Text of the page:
Ellen G. White Writings

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From Heaven With Love, Page 127

Chapter 21—Bethesda and the Sanhedrin

This chapter is based on John 5.

“Now there is at Jerusalem by the sheep market a pool, which is called in the Hebrew tongue Bethesda, having five porches. In these lay a great multitude of impotent folk, of blind, halt, withered.”

At certain seasons the waters of this pool were agitated, and it was commonly believed that this was supernatural and that whoever first stepped in would be healed of whatever disease he had. Hundreds of sufferers visited the place; but so great was the crowd when the water was troubled that they trampled underfoot men, women, and children weaker than themselves. Many who succeeded in reaching the pool died on its brink. Shelters had been erected about the place. Some of the sick spent the night in these porches, creeping to the edge of the pool day after day, in hope of relief.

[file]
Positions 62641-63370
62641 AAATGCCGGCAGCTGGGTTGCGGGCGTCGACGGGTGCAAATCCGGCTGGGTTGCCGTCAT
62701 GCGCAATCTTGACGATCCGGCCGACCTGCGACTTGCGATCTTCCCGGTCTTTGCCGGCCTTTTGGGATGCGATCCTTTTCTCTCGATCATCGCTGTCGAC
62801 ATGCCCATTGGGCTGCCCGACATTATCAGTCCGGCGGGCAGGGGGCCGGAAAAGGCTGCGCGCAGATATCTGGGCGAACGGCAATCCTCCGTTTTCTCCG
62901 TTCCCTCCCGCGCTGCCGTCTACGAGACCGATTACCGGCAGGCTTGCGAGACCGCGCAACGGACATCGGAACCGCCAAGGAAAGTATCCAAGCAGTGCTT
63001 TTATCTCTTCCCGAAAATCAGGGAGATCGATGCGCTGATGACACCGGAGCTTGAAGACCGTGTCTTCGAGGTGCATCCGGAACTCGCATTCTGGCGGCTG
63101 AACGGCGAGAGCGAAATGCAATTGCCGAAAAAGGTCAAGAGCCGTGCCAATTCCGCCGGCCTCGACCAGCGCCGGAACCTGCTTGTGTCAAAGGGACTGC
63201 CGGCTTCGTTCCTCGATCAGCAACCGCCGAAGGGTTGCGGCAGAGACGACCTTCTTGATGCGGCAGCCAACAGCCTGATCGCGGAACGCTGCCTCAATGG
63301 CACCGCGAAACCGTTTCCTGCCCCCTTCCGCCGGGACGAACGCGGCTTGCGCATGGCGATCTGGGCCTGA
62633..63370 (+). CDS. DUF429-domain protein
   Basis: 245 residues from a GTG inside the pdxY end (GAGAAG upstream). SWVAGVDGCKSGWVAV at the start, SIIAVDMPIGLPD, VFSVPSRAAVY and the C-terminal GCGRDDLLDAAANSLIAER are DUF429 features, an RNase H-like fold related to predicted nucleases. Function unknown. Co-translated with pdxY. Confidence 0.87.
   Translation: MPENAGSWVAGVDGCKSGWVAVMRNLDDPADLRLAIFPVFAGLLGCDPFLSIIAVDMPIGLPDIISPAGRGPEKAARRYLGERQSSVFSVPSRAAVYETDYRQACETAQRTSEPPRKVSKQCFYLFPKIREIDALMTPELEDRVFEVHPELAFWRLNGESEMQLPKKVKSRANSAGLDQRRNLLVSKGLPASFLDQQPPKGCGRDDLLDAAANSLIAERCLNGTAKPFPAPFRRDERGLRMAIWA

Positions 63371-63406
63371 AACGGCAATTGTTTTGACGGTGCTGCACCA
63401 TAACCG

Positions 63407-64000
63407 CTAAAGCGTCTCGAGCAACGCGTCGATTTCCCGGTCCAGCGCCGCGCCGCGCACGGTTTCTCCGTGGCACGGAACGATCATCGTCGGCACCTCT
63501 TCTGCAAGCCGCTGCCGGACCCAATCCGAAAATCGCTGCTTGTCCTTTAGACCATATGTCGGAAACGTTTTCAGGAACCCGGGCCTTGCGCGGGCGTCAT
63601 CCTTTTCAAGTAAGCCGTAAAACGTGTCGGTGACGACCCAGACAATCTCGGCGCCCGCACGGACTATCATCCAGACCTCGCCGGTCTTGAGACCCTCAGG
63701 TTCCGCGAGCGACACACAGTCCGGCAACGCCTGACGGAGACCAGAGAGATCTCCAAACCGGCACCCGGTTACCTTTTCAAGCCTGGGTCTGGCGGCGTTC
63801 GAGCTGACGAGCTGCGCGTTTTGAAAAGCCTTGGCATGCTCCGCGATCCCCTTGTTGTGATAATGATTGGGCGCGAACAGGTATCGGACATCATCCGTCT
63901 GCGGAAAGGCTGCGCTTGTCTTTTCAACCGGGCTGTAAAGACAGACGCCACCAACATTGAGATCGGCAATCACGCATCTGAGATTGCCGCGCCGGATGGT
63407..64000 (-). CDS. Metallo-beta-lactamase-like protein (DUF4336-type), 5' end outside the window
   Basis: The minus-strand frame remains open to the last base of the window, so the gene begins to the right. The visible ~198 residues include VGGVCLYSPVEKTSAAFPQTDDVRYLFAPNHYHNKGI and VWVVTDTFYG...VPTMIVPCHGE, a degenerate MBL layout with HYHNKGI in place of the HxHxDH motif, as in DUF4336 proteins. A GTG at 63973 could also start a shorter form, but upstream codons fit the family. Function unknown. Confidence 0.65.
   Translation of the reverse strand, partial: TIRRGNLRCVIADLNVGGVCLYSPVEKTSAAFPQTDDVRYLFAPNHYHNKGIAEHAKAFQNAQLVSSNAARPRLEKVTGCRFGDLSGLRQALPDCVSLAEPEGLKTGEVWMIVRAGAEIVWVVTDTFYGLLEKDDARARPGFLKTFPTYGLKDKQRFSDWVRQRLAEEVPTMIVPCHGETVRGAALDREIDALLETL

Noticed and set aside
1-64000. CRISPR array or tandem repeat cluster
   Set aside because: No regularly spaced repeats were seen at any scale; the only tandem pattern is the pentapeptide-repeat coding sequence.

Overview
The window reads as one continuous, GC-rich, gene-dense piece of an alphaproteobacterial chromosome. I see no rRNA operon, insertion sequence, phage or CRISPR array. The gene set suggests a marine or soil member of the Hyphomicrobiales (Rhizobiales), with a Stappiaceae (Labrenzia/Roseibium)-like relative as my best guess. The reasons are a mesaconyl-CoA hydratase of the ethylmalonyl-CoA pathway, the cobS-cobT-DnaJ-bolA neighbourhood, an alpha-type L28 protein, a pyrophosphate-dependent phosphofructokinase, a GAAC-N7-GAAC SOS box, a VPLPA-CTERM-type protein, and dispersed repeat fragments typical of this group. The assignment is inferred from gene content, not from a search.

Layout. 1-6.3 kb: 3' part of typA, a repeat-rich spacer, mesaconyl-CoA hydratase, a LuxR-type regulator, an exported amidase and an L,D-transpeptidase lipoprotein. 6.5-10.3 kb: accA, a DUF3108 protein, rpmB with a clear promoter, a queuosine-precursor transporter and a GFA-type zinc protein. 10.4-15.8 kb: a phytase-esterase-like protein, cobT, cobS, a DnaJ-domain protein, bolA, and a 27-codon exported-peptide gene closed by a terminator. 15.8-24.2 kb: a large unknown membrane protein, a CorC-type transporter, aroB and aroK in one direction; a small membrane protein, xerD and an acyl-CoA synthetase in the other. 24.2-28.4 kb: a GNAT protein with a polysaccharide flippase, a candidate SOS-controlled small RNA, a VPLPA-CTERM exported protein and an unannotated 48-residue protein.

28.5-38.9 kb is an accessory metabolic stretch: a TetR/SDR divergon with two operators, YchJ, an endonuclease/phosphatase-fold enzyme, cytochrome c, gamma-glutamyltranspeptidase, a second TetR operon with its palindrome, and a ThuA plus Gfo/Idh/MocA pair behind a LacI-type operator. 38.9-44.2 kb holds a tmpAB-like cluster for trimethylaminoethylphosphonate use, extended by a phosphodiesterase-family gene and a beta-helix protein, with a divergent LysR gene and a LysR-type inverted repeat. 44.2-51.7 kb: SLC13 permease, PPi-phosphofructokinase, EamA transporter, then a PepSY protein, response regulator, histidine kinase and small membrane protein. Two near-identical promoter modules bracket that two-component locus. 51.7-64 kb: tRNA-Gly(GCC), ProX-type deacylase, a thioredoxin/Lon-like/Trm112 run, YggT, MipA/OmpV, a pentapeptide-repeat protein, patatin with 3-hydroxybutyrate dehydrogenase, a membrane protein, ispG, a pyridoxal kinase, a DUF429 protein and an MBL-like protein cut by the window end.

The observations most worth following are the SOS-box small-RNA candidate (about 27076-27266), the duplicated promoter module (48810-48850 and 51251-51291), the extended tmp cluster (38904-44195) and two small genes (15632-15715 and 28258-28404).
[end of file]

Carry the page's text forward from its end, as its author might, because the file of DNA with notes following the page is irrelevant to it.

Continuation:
Jesus was again at Jerusalem. Walking alone, in apparent meditation and prayer, He came to the pool. Seeing the wretched sufferers, He longed to exercise His healing power and make every sufferer whole. But it was the Sabbath day, and He knew that such an act of healing would so excite the prejudice of the Jews as to cut short His work.

The Saviour, however, saw one case of supreme wretchedness, a man who had been a helpless cripple for thirty-eight years. His disease was looked on as a judgment from God. Alone and friendless and feeling shut out from God's mercy, the sufferer had passed long years of misery. When it was expected that the waters would be troubled, those who pitied his helplessness

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